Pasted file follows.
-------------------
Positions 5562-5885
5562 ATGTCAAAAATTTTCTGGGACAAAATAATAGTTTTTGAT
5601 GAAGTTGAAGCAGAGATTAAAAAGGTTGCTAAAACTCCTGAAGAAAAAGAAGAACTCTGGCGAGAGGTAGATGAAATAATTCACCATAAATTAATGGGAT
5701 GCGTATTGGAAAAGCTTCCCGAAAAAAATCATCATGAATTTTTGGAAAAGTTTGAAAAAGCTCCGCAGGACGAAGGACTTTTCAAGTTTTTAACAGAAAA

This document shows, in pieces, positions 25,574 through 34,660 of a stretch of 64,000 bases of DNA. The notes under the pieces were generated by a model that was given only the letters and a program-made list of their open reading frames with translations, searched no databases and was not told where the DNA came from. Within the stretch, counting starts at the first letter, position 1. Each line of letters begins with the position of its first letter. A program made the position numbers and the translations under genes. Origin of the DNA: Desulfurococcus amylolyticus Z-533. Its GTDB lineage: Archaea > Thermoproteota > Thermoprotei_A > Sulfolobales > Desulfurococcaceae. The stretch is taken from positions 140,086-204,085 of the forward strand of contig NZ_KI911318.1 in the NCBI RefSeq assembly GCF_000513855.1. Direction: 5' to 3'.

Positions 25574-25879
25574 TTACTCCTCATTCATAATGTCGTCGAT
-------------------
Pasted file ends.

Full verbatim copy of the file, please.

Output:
Positions 5562-5885
5562 ATGTCAAAAATTTTCTGGGACAAAATAATAGTTTTTGAT
5601 GAAGTTGAAGCAGAGATTAAAAAGGTTGCTAAAACTCCTGAAGAAAAAGAAGAACTCTGGCGAGAGGTAGATGAAATAATTCACCATAAATTAATGGGAT
5701 GCGTATTGGAAAAGCTTCCCGAAAAAAATCATCATGAATTTTTGGAAAAGTTTGAAAAAGCTCCGCAGGACGAAGGACTTTTCAAGTTTTTAACAGAAAA

This document shows, in pieces, positions 25,574 through 34,660 of a stretch of 64,000 bases of DNA. The notes under the pieces were generated by a model that was given only the letters and a program-made list of their open reading frames with translations, searched no databases and was not told where the DNA came from. Within the stretch, counting starts at the first letter, position 1. Each line of letters begins with the position of its first letter. A program made the position numbers and the translations under genes. Origin of the DNA: Desulfurococcus amylolyticus Z-533. Its GTDB lineage: Archaea > Thermoproteota > Thermoprotei_A > Sulfolobales > Desulfurococcaceae. The stretch is taken from positions 140,086-204,085 of the forward strand of contig NZ_KI911318.1 in the NCBI RefSeq assembly GCF_000513855.1. Direction: 5' to 3'.

Positions 25574-25879
25574 TTACTCCTCATTCATAATGTCGTCGAT